Tuesday, March 6, 2018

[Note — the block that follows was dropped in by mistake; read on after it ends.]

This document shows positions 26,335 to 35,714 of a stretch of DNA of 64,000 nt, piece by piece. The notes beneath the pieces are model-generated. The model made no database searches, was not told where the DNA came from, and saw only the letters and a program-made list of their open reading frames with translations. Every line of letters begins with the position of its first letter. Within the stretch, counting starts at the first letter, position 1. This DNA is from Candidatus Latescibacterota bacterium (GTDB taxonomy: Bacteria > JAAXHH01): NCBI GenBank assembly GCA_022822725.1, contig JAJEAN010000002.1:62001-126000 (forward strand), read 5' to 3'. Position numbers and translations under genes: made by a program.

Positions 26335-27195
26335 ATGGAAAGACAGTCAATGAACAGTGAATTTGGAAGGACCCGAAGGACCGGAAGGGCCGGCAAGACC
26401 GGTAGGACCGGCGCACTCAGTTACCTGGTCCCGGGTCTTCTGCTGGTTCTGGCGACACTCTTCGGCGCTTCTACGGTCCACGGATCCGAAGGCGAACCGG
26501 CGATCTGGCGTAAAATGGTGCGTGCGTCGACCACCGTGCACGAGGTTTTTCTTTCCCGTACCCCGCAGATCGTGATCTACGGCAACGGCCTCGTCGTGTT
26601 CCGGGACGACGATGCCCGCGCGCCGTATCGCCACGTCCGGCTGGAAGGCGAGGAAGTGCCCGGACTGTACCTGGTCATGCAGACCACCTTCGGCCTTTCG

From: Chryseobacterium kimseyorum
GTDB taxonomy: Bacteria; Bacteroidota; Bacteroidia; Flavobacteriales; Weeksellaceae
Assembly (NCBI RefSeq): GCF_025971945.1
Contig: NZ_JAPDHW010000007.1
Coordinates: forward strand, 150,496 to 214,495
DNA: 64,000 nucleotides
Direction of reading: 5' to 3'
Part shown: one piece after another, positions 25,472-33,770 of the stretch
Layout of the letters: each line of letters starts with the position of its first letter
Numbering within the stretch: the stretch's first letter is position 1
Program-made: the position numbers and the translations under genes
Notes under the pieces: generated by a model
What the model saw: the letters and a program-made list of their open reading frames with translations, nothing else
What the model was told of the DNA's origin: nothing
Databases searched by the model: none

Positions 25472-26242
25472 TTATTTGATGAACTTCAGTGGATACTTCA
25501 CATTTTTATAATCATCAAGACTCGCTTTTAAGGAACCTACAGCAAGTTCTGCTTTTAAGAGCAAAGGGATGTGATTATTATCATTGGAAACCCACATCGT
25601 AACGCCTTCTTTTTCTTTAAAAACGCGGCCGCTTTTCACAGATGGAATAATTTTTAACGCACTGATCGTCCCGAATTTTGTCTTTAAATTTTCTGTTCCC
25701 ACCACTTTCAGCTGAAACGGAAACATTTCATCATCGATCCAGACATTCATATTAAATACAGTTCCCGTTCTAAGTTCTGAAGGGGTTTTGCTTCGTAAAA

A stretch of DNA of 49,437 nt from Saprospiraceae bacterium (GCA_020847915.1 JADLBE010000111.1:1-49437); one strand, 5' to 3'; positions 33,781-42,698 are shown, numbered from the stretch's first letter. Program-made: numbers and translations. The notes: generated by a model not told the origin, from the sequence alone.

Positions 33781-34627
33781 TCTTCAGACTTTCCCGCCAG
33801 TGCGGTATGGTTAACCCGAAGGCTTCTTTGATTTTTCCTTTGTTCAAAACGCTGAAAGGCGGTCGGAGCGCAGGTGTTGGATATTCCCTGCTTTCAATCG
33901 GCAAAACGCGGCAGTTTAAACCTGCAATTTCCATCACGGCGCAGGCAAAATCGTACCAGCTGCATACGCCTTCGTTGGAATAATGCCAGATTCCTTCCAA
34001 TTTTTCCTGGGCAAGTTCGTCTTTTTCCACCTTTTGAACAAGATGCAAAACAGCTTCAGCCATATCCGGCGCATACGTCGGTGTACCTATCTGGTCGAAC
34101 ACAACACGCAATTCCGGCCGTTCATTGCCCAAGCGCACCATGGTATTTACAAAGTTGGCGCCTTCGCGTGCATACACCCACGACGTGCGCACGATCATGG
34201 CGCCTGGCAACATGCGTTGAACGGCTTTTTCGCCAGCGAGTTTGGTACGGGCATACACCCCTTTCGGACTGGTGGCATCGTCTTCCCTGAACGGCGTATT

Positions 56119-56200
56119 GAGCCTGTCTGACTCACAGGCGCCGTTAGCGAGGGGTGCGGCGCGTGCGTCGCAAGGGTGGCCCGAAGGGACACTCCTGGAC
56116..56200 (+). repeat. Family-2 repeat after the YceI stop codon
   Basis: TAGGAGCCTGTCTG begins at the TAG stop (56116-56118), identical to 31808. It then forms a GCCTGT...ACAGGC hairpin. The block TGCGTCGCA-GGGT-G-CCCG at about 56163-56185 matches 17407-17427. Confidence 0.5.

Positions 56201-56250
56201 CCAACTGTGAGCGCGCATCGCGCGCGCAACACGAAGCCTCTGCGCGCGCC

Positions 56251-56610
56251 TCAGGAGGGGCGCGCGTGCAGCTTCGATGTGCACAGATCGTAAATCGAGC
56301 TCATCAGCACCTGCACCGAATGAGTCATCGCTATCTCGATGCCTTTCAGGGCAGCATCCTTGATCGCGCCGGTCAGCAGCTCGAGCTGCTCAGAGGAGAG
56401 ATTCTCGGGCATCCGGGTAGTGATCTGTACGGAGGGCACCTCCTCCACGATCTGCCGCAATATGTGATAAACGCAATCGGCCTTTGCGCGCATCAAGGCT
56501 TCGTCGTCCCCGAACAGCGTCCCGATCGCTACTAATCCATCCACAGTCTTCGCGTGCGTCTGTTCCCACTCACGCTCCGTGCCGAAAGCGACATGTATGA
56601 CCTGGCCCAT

This paper investigates the relationship between family firm, internal and external governance, and corporate fraud. We focus on judicial and market attitudes toward professional top managers, not controlling shareholders, involved in corporate fraud in family controlled firms in Korea. We find that top managers receive lighter sentences. The probability that a professional manager goes to prison is 35.7%p less than that of a controlling shareholder. Moreover, no top management has ever gone to prison at an appellate court. Secondly, almost 55% of professional top managers involved in corporate crimes come back to the position in the near future after sentencing decisions. Almost 84% of resurrected professional managers in the market had worked for family controlled business groups, chaebol-affiliated firms at the moment of their corporate crimes. More surprisingly, 87% of returning chaebol managers take the executive position at an affiliated firm. In sum, we provide evidence for “the economics of crime” by showing the costs of criminal conspiracy. Our findings suggest the possibility that an ill-functioning legal system and market for professional managers lowers the costs of crime incurred by a professional manager going to prison, losing a reputation, and losing a job in the future.